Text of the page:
Meeting the Millennial Challenge with Coaching
Founded more than 100 years ago, J.K. Organisation (E.Z) is one of India’s largest industrial groups. With a portfolio of companies responsible for the manufacture, distribution, sale and service of diverse products, including tires, paper, cement, industrial supplies, seeds, dairy products, textiles and insurance, J.K. employs more than 22,000 people.
As India continues to emerge as a global economic power, J.K.’s leaders are seeking ways to capitalize on this opportunity, retaining the organization’s legacy of excellence while adapting to a dynamic operating environment.
For many years, J.K. achieved excellence via a command-and-control management model, with instruction and innovation moving from the top, down. However, the demands on Indian organizations are changing. While J.K.’s leaders are currently in their fifties, the average age of an Indian citizen is 27. Managers and leaders need skills and strategies to negotiate this generation gap in order to unleash their direct reports’ potential, promote innovation, retain top talent, and ensure J.K.’s continued success in the 21st century.
In 2008, J.K.’s senior decision-makers chose to adopt coaching as a strategy for talent development, leadership enhancement and change management. What began as an initiative pairing external Executive Coaches with senior leaders has evolved into an integrated, award-winning program that incorporates coaching, training for a growing cadre of internal coach practitioners, and opportunities for managers and leaders to learn and use coaching skills with their direct reports. The result is an evolving coaching culture that’s changing the way staff members at every level of the organization approach their work.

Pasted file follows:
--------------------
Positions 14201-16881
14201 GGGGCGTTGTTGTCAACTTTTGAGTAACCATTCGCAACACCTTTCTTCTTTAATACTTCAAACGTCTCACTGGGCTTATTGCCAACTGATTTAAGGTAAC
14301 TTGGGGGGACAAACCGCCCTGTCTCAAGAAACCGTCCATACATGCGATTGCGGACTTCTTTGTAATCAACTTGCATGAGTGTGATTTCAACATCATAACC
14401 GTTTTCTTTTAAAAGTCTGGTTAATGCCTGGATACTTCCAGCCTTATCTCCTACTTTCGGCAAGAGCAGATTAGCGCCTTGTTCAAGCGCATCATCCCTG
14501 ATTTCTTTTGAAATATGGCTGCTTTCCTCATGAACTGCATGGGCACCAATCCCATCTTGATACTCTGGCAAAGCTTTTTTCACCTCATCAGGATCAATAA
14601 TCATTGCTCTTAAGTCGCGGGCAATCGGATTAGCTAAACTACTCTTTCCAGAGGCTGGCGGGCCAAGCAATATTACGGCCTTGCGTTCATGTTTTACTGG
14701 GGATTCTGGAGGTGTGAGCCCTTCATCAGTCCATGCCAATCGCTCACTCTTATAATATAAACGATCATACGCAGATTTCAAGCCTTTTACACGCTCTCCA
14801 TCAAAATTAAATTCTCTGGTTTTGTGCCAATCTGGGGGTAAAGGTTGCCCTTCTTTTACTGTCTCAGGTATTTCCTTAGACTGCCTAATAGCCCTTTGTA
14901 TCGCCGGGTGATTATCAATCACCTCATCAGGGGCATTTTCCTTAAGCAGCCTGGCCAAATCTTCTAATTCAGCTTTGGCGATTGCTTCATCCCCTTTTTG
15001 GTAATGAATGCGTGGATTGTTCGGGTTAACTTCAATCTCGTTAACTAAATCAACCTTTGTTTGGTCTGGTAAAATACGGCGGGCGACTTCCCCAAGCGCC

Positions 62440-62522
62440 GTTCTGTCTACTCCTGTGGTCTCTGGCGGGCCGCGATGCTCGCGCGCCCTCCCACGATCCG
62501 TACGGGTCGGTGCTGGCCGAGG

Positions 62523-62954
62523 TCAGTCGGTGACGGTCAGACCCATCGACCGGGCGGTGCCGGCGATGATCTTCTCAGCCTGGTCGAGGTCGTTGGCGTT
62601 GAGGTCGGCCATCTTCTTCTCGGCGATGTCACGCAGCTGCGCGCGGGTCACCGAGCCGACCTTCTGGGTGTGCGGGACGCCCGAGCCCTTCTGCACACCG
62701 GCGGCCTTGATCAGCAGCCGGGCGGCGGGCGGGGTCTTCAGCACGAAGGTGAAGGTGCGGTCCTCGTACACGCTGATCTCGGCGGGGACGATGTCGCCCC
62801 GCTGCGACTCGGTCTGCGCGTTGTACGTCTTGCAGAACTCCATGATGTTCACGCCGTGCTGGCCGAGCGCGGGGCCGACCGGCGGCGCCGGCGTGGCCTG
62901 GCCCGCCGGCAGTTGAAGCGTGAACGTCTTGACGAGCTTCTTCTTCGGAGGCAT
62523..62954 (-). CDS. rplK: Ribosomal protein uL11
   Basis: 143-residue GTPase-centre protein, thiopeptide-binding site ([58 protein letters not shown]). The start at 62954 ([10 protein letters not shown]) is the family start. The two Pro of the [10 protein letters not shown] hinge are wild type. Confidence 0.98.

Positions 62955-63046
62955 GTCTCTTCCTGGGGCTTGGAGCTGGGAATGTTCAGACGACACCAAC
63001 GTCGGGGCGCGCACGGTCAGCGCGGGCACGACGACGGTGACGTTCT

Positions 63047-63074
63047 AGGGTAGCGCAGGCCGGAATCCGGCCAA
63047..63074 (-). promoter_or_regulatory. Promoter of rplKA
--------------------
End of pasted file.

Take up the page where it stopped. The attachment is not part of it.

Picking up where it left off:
“A coaching culture is visible in the behavior of people. It’s a way of looking at people and treating each other. When we describe a coaching culture, we’re describing a learning culture that is respectful and that values people’s potential and promotes innovation,” says Alan Meyne, an International Coach Federation (ICF) Professional Certified Coach and one of the architects of J.K.’s coaching program.
Within the four J.K. companies where coaching is used most frequently, leaders have reported improved performance, profitability and employee retention. Since 2008, revenues have grown by 105 percent, employee satisfaction has increased by 16 percent and attrition of high-potential employees has decreased by two percent (from an all-time high of 7.1 percent to 5.1 percent).
The organization has also transitioned from a top-down management style to a system of collegial, collaborative relationships. Thanks to this change, millennials are taking greater initiative for projects, activities and innovation. No longer is an employee’s value based solely on his or her age and length of tenure with the organization: Now, creative ideas, diverse solutions and the ability to play an active role in the decision-making process are among the factors used to evaluate employee effectiveness.
“Coaching taps into the potential of our people,” says ICF Associate Certified Coach and J.K.’s vice president of human resources, Dilep Misra. “Asking powerful questions, facilitating the process, putting them in charge: It’s all a way to get them involved in the organization’s day-to-day decision-making process, make them a success in their area, and make them a success in achieving the target.”
Looking for more insights into how organizations can use coaching to meet the challenges facing young leaders and adapt to emerging trends in leadership development for millennials and high-potentials? Register for HCI’s upcoming webcast, “Coaching Young Leaders,” with International Coach Federation Global Board Director and Professional Certified Coach Hilary Oliver. The webcast will take place May 20, 2015, at 4 p.m. (New York). Registration is open to all HCI Community Members.